But there is also a new trend of the super-grandparent. Some go all out to pamper the newest additions to their lives by buying them gifts, bringing them on vacations, or being the dedicated driver to ferry them to and from school – and anywhere else.

In short, they indulge the young ones. And they can, with growing affluence and more time on their hands.

This growing demographic group are very much involved in their grandchildren’s lives more than ever before – in terms of time as well as money, according to a New York Times commentary.

“My generation is spending more money on our grandchildren, 64 per cent more than grandparents did just 10 years ago, doling out, for instance, roughly US$4.3 billion a year on primary and secondary school tuition. We’re also spending on everyday needs like baby food, clothes and tricycles as well as big-ticket items like the crib, the stroller, a piano,” said the writer.

Grandmother and grandsons on a cruise trip
Mdm Maureen Tan with two of her grandsons on a cruise. She is the proud grandmother of six grandchildren.

Mdm Maureen Tan, 69, has been a grandmother for almost 20 years. Like Mdm Jess Tan, she also travelled overseas to look after her grandchildren when her second daughter lived in the United States.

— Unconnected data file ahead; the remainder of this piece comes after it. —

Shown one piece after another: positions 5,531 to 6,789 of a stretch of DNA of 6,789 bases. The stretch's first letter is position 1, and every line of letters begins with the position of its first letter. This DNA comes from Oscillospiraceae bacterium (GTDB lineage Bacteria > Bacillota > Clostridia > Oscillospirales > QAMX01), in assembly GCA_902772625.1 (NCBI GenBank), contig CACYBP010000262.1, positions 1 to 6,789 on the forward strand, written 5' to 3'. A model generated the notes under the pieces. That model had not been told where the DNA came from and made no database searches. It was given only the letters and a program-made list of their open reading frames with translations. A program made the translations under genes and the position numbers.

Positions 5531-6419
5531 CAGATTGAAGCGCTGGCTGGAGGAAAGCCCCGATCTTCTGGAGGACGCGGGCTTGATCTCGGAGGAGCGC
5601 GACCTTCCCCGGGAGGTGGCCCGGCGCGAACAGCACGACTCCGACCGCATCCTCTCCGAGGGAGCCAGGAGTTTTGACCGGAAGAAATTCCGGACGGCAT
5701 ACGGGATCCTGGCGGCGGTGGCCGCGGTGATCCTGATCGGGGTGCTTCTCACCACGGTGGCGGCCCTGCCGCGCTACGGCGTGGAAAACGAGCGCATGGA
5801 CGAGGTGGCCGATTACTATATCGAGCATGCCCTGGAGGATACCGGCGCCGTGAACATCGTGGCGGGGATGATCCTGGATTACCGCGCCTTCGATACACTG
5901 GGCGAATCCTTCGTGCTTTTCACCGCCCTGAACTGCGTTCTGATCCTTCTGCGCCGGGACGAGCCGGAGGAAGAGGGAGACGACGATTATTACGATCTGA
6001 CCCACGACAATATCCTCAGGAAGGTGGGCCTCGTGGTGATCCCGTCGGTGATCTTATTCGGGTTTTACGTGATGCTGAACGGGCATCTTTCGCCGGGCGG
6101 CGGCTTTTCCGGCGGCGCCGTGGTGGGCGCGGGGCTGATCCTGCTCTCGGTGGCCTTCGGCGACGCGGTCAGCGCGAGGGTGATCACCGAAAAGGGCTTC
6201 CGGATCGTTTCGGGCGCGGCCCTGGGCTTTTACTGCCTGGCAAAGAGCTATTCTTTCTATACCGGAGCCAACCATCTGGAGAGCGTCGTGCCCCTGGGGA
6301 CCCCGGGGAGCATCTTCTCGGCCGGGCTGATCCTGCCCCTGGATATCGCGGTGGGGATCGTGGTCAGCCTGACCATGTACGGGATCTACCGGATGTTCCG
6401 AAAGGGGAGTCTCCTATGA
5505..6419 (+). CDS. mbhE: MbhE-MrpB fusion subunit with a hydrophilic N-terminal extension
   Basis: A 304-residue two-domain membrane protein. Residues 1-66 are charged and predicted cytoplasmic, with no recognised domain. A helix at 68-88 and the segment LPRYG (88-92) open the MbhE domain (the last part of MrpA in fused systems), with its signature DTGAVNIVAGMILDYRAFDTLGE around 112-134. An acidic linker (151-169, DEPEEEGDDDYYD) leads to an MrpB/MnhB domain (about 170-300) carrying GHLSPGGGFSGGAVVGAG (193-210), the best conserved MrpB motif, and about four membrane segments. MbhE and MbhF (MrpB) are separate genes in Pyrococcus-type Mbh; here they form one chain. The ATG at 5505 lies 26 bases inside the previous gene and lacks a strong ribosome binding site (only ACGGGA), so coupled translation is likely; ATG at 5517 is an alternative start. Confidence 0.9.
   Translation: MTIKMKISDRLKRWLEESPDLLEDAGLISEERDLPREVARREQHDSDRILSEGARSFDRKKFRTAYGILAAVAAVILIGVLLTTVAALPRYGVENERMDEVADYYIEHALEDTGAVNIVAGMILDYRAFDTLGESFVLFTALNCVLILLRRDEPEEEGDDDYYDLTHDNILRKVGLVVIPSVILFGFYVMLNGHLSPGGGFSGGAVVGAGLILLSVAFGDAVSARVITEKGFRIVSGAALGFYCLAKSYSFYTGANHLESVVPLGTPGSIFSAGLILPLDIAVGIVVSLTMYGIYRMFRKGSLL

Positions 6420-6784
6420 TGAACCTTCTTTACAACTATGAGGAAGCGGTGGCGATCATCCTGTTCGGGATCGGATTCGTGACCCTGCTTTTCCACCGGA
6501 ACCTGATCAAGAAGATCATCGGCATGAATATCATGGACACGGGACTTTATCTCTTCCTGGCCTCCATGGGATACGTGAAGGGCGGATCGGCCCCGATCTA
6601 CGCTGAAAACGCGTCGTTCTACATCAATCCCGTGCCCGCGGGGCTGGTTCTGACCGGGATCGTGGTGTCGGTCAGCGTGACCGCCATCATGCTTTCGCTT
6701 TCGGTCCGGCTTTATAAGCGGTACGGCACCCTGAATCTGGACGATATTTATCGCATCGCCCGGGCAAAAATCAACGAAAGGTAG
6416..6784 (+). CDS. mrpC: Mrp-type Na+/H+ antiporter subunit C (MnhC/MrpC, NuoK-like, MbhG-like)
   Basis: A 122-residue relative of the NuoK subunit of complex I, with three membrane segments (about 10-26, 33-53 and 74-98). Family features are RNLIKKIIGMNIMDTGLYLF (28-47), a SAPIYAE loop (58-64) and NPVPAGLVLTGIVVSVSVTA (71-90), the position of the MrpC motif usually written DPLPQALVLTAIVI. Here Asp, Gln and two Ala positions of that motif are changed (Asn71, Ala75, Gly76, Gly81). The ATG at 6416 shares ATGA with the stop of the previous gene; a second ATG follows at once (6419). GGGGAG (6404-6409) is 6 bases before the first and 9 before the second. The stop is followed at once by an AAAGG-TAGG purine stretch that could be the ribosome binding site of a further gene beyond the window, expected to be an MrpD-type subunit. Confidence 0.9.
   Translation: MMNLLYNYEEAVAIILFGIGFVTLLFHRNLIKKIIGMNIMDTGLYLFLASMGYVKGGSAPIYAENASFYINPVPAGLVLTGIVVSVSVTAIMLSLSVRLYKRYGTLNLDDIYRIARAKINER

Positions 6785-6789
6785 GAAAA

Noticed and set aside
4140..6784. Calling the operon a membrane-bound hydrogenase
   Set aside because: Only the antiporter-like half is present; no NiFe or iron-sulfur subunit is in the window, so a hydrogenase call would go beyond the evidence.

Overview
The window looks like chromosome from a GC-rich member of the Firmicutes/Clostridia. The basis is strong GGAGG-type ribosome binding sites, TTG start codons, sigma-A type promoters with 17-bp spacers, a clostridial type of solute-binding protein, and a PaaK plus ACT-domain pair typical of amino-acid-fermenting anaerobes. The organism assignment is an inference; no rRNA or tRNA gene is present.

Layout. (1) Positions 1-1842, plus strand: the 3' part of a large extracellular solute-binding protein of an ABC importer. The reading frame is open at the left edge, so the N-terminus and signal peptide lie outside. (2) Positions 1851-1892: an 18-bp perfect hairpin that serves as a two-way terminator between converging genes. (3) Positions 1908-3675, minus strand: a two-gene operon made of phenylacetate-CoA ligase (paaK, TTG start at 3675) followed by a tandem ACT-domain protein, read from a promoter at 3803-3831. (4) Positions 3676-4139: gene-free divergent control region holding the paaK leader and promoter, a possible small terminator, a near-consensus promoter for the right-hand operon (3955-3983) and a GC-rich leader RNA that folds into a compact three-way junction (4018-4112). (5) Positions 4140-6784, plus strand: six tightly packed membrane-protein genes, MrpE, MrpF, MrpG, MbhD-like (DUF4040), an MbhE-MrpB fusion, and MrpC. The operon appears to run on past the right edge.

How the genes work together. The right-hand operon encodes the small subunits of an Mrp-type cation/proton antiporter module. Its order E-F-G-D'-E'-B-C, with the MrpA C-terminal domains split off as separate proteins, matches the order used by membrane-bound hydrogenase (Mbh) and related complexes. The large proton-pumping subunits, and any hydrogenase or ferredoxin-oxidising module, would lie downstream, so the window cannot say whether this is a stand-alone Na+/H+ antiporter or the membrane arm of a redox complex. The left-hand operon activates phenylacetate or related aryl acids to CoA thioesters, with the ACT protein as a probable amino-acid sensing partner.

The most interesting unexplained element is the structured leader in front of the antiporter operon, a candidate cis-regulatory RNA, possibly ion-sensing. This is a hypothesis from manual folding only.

Between 2003 and 2006, she was shuttling between Singapore and the US up to four times a year, staying about a month each time. She even took care of her then two-year-old granddaughter in Singapore for a month before sending her back home to the US.

“I’m happy that I can still help out in many ways. Even though I’m almost 70, I can drive my grandchildren around now as I have a car – it was much tougher with my own children in the past when we didn’t have one,” she reflected, in Mandarin.

“Now I can afford to spend on my grandchildren. It was totally different almost half a century ago when the economy was bad and it was taking a toll on my family’s finances,” she added.